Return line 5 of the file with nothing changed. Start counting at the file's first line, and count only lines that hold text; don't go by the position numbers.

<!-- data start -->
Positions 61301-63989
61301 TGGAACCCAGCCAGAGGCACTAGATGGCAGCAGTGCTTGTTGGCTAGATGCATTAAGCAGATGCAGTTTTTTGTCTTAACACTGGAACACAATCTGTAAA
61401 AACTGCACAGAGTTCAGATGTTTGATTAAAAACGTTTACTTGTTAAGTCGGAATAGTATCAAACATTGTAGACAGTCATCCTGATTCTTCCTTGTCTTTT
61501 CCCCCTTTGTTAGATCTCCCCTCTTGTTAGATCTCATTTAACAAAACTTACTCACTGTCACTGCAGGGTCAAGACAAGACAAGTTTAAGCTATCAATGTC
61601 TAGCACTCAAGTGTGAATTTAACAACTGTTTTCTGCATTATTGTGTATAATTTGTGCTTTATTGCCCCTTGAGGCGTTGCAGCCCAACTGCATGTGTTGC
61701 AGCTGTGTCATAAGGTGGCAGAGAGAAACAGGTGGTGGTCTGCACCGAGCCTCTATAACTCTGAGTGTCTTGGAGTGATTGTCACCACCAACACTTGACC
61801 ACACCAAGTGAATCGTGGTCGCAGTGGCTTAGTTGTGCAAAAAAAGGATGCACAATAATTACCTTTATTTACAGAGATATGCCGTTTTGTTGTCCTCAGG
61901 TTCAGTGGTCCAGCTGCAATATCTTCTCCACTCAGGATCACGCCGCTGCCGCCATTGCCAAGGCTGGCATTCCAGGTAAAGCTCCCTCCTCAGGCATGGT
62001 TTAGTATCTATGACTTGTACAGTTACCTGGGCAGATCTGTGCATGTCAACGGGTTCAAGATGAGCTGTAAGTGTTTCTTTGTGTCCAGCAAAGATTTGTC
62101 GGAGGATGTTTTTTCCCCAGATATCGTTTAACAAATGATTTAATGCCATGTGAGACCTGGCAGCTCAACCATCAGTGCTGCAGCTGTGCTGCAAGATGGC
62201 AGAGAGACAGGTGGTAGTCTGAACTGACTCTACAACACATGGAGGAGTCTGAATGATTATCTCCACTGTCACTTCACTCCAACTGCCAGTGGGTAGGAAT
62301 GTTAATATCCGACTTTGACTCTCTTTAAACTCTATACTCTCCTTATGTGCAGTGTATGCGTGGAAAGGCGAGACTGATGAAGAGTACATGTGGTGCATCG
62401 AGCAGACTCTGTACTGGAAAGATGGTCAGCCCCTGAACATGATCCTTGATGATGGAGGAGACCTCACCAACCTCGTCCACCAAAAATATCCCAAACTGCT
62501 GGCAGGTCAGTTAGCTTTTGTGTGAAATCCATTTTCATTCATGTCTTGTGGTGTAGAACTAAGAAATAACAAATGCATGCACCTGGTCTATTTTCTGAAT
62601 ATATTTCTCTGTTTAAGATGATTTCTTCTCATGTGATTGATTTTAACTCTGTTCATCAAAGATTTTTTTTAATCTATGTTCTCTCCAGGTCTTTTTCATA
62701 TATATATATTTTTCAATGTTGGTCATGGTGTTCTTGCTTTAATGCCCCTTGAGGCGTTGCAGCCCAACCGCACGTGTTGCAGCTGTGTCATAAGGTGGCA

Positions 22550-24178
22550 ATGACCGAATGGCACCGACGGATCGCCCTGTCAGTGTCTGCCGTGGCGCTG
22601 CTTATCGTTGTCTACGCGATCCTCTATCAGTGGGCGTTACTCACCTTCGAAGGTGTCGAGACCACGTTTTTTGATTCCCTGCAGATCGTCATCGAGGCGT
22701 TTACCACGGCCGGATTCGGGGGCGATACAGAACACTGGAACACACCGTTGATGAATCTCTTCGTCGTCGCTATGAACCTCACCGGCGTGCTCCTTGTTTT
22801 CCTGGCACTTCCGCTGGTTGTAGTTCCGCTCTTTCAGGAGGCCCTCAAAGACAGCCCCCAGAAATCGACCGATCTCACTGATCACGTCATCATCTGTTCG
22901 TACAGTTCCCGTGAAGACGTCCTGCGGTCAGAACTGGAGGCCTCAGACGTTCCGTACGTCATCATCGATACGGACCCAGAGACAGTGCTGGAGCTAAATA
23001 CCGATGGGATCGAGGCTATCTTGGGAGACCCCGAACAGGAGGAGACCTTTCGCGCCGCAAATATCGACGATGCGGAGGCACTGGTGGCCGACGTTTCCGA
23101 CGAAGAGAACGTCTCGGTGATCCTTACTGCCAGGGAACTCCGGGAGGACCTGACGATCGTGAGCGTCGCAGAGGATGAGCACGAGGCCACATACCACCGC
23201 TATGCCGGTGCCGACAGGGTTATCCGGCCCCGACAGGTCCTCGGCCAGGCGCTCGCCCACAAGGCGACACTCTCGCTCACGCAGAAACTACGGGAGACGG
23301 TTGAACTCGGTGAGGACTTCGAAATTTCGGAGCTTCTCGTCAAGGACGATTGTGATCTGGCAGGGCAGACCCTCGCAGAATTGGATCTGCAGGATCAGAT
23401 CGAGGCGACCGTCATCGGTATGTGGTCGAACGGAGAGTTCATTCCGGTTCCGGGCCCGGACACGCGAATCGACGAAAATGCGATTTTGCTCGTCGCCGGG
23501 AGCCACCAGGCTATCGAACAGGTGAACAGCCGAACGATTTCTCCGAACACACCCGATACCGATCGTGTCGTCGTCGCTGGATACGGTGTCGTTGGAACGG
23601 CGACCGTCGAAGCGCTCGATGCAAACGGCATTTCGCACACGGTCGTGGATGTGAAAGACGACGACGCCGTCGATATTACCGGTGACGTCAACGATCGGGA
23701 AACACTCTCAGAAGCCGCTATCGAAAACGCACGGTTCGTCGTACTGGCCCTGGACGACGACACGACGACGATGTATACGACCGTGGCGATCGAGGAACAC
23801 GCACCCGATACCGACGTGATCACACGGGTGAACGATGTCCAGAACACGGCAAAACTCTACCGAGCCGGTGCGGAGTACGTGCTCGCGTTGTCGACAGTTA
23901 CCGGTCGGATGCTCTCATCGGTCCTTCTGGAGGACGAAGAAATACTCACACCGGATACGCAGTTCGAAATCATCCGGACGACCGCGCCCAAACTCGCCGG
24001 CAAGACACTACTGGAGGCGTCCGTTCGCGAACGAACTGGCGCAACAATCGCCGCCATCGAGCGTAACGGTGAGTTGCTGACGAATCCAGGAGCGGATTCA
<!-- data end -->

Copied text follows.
61601 TAGCACTCAAGTGTGAATTTAACAACTGTTTTCTGCATTATTGTGTATAATTTGTGCTTTATTGCCCCTTGAGGCGTTGCAGCCCAACTGCATGTGTTGC